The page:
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The Origin of Southeastern Asian Triploid Edible Canna (Canna discolor Lindl.) Revealed by Molecular Cytogenetical Study1

Authors
  • Matoba, Hideyuki1, 2
  • Tanaka, Nobuyuki3
  • Uchiyama, Hiroshi1
  • Koyama, Tetsuo3
  • 1 Nihon University, College of Bioresource Sciences, 1866 Kameino, Fujisawa, Kanagawa, 252-0880, Japan , Fujisawa (Japan)
  • 2 Kanagawa Prefectural Museum of Natural History, 499 Iryuda, Odawara, Kanagawa, 250-0031, Japan , Odawara (Japan)
  • 3 Kochi Prefectural Makino Botanical Garden, 4200-6, Godaisan, Kochi, 781-8125, Japan , Kochi (Japan)
Type
Published Article
Journal
Economic Botany
Publisher
Springer-Verlag
Publication Date
Aug 22, 2011
Volume
65
Issue
3
Identifiers
DOI: 10.1007/s12231-011-9167-y
Source
Springer Nature
Keywords
License
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Abstract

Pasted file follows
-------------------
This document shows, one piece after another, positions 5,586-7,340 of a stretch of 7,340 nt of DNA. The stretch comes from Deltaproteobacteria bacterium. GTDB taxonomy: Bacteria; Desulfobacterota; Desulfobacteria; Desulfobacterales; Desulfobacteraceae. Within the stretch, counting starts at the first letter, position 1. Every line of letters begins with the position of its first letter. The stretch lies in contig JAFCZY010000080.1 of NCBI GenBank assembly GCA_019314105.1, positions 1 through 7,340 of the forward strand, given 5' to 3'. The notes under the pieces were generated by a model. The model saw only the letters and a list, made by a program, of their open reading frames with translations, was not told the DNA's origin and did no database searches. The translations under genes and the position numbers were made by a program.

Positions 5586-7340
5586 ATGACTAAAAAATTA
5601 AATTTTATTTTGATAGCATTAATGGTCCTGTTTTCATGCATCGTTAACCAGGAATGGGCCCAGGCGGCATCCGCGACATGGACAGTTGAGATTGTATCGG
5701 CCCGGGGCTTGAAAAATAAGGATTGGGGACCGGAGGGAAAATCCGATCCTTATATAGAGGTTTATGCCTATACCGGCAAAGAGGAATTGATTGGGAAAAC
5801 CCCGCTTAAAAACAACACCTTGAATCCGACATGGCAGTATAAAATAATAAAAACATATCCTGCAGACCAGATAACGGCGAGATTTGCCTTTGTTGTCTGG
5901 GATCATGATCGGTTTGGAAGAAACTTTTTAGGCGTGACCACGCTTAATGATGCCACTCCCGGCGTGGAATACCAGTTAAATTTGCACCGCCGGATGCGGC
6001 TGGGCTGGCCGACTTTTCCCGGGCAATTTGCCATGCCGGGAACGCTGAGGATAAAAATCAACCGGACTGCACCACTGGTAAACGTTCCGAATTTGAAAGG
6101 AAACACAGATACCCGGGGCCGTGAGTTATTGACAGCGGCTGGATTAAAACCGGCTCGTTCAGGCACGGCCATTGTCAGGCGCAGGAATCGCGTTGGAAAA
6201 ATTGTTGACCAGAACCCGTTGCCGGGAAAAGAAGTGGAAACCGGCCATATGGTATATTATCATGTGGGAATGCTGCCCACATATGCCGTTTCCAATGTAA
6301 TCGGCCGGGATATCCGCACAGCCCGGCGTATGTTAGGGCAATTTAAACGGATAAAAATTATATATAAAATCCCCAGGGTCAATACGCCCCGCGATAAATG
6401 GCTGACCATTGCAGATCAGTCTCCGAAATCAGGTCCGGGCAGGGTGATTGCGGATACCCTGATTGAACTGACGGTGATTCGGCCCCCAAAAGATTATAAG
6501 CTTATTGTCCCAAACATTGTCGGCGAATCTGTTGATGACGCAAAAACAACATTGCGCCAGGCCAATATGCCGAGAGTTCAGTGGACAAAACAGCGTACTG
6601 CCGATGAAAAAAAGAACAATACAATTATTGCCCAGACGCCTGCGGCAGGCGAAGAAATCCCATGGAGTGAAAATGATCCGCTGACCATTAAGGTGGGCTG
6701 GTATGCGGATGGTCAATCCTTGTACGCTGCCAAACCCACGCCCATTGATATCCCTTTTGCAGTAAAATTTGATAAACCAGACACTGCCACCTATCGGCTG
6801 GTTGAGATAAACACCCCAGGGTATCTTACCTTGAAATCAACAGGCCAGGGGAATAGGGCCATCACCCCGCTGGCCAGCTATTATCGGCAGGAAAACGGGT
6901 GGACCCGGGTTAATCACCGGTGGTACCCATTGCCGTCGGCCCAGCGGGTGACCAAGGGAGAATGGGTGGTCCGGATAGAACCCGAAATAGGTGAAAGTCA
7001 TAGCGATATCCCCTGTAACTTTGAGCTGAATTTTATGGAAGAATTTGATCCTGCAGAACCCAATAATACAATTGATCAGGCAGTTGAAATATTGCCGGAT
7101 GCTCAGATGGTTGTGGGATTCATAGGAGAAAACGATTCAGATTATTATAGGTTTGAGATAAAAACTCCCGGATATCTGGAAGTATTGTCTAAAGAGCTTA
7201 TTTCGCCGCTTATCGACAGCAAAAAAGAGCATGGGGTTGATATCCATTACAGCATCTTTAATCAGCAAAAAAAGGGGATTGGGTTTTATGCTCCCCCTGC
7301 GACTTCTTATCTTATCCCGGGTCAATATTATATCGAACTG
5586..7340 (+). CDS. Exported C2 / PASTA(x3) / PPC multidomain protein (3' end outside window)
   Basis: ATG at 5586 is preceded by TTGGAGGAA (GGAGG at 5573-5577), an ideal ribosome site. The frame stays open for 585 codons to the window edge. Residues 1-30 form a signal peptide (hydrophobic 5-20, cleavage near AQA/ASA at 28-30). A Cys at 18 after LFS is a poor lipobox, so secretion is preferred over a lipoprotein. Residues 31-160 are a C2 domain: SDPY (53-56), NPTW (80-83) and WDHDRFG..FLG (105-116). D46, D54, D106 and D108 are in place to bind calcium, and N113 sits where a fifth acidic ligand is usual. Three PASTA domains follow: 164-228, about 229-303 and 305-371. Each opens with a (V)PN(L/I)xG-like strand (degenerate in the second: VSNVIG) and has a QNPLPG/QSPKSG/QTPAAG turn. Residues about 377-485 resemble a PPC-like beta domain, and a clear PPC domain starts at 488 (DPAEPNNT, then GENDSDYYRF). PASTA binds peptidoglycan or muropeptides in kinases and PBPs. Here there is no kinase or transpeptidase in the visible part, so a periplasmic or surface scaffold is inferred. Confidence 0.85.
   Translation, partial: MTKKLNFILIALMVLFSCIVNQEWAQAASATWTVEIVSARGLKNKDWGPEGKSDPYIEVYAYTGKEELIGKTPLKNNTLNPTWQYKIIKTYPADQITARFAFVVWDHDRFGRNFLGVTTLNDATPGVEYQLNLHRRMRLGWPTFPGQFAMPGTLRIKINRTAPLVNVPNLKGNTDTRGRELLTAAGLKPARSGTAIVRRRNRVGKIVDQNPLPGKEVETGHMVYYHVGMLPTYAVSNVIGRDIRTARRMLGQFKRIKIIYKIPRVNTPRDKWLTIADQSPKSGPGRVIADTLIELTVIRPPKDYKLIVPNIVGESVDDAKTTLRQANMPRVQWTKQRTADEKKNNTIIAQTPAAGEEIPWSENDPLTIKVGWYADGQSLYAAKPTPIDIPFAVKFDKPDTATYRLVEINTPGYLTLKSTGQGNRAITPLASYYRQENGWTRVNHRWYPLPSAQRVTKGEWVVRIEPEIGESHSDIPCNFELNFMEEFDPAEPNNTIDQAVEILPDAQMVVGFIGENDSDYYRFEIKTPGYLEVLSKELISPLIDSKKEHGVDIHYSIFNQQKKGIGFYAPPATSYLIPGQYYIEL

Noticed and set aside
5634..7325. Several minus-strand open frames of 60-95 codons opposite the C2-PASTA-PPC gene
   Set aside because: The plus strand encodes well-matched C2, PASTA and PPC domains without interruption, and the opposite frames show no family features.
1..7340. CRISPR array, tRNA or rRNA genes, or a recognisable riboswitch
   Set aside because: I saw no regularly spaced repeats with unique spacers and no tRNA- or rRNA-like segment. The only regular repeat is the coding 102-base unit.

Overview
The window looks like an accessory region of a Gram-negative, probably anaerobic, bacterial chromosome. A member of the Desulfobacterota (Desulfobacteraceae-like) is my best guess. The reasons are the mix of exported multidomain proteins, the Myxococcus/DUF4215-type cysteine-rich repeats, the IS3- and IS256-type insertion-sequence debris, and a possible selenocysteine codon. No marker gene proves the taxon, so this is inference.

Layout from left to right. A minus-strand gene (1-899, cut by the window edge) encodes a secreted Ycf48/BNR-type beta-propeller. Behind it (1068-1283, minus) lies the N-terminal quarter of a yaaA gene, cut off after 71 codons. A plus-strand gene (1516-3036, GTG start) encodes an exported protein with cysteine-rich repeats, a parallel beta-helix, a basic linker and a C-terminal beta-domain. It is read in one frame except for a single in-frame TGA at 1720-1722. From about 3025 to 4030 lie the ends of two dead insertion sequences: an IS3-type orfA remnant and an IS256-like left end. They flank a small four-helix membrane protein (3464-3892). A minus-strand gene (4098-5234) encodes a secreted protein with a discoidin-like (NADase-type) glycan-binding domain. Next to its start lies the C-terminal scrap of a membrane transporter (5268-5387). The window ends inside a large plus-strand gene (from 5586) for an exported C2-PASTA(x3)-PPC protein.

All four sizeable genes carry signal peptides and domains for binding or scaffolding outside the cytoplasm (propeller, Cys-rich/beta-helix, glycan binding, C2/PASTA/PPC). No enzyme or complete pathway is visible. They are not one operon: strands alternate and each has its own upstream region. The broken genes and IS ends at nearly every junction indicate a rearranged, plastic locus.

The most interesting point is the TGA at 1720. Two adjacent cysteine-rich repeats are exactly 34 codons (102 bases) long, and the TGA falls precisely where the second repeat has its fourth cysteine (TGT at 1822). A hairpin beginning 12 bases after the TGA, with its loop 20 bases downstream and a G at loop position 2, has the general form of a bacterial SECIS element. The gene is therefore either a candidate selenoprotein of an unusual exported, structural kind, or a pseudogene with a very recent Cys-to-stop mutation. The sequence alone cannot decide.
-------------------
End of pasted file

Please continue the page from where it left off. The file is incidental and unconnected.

The Origin of Southeastern Asian Triploid Edible Canna (Canna discolorLindl.) Revealed by Molecular Cytogenetical Study.Canna discolor Lindl. (Cannaceae), commonly known as edible canna, is often cultivated in Southeastern Asia for its starchy rhizomes. Based on morphological and karyological features, it is thought to be an allotriploid plant originated from hybridization between the closely allied C. coccinea Mill., C. patens Roscoe, C. plurituberosa T. Koyama & Nb. Tanaka, C. speciosa Roscoe, or C. indica L. In this study, to clarify the origin of triploid edible canna, physical mapping of 5S and 18S rDNA probes in C. discolor and its closely related five putative parental species was conducted. Fluorescence in situ hybridization (FISH) technique provided a useful chromosomal marker for discriminating among the diploid putative parental Canna species, and supported the hybrid origin of C. discolor between C. indica var. indica and C. plurituberosa.

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